- Poster presentation
- Open Access
Off-label use of biological agents in the management of uveitis: experience from a pediatric rheumatology centre
- Raquel Campanilho-Marques,
- Ana Filipa Mourão,
- Sónia Melo Gomes,
- João Eurico Fonseca,
- Helena Canhão,
- Carla Macieira,
- Filipa Ramos and
- JA Pereira da Silva
© Campanilho-Marques et al; licensee BioMed Central Ltd. 2011
- Published: 14 September 2011
- Juvenile Idiopathic Arthritis
- Pediatric Rheumatology
Uveitis is a common extra-articular feature in juvenile idiopathic arthritis (JIA), particularly in female patients with the extended oligoarticular subtype. A significant number of patients already have ocular complications at time of diagnosis of uveitis. JIA-associated uveitis carries significant ocular morbidity that can progress into adulthood. Treatment with immunosuppressive agents can reduce the risk of ocular complications. Although controlled clinical trials are under way to assess the efficacy of biologic agents in JIA-associated uveitis, therapies with these agents seem to have encouraging results.
To evaluate the efficacy of the treatment of refractory uveitis with tumor necrosis factor antagonist (TNF) in a Pediatric Rheumatology Centre.
We reviewed the case notes of patients followed in our outpatient clinic, diagnosed with uveitis that are being actively treated with biological agents.
Five patients: four had JIA (two with the seronegative polyarticular subtype, one persistent oligoarticular, one systemic JIA) and one had chronic idiopathic uveitis. The mean age of these patients was 12.6±7.4 years old, the mean disease duration was of 4.8±1.1 years and the mean disease duration at the beginning of the biological treatment was of 2.2±1.6 years. All the patients were treated with anti-TNF agents with a mean duration of 26.4±19.2 months: three patients with infliximab and two with etanercept. Only one child was switched from etanercept to infliximab due to therapy failure. The concomitant immunosuppressive therapy in all the patients was reduced and only one patient remained on additional prednisolone (10 mg/day). No serious adverse events were registered.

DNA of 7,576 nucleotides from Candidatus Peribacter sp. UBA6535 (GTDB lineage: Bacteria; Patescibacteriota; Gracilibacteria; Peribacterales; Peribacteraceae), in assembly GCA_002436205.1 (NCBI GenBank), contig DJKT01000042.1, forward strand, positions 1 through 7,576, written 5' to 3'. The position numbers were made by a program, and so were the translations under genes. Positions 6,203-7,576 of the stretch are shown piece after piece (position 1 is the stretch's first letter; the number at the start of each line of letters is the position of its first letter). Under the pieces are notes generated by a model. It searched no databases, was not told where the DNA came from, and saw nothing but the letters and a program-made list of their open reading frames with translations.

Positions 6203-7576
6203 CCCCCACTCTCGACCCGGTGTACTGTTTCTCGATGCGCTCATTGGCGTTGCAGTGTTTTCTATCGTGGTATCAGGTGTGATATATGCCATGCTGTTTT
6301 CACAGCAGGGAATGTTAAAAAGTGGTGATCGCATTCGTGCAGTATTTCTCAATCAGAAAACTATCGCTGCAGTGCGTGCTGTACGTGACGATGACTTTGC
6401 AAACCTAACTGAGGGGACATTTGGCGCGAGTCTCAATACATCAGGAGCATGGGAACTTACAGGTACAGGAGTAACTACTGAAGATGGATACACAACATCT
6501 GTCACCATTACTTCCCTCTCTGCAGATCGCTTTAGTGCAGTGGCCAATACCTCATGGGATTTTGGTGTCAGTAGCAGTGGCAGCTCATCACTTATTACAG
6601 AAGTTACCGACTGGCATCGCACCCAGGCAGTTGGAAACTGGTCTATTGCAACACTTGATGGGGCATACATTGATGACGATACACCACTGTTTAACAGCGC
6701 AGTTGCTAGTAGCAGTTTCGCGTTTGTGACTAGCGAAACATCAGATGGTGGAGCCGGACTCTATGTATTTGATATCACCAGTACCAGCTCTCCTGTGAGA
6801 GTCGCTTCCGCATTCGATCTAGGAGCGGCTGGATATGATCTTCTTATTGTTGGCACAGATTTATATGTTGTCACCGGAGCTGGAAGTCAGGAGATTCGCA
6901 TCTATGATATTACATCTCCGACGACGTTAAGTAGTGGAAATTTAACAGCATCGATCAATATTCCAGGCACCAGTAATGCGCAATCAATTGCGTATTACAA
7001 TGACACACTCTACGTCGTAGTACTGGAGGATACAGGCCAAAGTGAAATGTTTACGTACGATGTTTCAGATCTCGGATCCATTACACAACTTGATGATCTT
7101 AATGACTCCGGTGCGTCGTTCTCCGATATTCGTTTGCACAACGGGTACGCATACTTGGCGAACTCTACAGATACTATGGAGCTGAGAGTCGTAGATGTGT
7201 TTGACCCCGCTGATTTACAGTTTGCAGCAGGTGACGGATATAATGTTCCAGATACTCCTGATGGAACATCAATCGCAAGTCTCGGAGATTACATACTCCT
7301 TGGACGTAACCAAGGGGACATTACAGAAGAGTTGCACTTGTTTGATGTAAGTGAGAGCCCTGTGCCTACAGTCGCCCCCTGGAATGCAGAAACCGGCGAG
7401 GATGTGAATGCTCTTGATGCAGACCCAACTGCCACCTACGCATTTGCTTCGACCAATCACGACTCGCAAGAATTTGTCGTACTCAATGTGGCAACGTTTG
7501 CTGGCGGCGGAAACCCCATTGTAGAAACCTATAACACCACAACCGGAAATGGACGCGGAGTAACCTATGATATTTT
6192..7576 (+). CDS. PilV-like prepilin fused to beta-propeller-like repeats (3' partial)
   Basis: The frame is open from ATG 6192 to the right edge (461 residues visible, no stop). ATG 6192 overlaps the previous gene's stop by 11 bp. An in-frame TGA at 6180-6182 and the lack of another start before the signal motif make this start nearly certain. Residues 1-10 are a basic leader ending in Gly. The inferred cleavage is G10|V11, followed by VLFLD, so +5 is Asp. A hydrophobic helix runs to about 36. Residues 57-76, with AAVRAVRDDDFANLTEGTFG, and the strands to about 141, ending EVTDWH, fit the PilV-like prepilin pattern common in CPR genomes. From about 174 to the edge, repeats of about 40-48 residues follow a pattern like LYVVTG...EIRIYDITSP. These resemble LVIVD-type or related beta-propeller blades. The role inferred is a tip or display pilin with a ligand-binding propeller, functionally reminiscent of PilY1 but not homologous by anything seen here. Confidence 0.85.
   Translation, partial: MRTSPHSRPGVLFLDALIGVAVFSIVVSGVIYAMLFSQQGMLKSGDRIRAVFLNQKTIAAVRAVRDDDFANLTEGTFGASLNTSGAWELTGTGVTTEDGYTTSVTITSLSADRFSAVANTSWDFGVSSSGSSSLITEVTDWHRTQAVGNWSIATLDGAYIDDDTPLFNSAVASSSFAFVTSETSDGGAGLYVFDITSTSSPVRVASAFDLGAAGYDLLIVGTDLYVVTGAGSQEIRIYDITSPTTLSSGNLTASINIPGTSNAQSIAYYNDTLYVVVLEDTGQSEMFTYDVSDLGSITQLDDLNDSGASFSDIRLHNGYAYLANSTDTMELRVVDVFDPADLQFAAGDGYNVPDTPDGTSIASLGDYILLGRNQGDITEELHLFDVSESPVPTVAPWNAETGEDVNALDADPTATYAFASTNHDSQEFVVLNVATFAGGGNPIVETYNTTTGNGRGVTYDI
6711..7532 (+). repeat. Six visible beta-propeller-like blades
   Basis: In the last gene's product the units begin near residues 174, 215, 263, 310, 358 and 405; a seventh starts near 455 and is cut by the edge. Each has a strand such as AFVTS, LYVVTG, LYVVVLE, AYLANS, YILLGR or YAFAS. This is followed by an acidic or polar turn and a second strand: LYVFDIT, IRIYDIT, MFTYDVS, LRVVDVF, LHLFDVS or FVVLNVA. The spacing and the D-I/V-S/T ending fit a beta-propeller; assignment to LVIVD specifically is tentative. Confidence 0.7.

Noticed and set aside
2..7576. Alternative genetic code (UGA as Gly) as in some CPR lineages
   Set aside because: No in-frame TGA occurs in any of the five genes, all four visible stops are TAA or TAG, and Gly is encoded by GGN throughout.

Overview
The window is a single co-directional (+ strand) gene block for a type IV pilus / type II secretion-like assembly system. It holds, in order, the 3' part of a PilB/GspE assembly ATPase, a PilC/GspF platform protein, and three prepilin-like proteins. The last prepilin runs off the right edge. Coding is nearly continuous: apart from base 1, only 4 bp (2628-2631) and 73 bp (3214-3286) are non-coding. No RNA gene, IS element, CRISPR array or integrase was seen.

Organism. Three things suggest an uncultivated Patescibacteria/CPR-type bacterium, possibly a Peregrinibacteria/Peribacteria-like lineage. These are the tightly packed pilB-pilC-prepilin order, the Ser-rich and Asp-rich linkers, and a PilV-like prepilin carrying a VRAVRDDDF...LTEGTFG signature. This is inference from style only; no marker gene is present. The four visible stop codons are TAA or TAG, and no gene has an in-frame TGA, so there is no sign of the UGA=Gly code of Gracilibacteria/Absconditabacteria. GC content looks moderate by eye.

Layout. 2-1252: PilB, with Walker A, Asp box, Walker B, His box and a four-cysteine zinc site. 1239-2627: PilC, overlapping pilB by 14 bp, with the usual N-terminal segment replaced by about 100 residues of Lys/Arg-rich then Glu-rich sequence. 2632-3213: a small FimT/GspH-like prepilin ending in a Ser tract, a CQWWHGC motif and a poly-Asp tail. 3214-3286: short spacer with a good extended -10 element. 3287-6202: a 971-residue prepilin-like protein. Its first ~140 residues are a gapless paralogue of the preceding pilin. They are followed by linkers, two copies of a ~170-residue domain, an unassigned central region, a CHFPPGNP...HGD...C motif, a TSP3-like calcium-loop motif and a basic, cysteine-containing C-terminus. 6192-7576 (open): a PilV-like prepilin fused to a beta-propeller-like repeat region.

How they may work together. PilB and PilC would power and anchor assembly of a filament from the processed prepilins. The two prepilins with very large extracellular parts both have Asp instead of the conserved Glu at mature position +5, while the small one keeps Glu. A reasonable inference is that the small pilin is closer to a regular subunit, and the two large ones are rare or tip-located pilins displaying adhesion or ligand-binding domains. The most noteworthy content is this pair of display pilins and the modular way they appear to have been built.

Our case series provides evidence that successful outcomes may be achieved with biological immunosuppressive therapy, although clinical trials are required to define the real efficacy of this strategy.
This article is published under license to BioMed Central Ltd. This is an open access article distributed under the terms of the Creative Commons Attribution License (http://creativecommons.org/licenses/by/2.0), which permits unrestricted use, distribution, and reproduction in any medium, provided the original work is properly cited.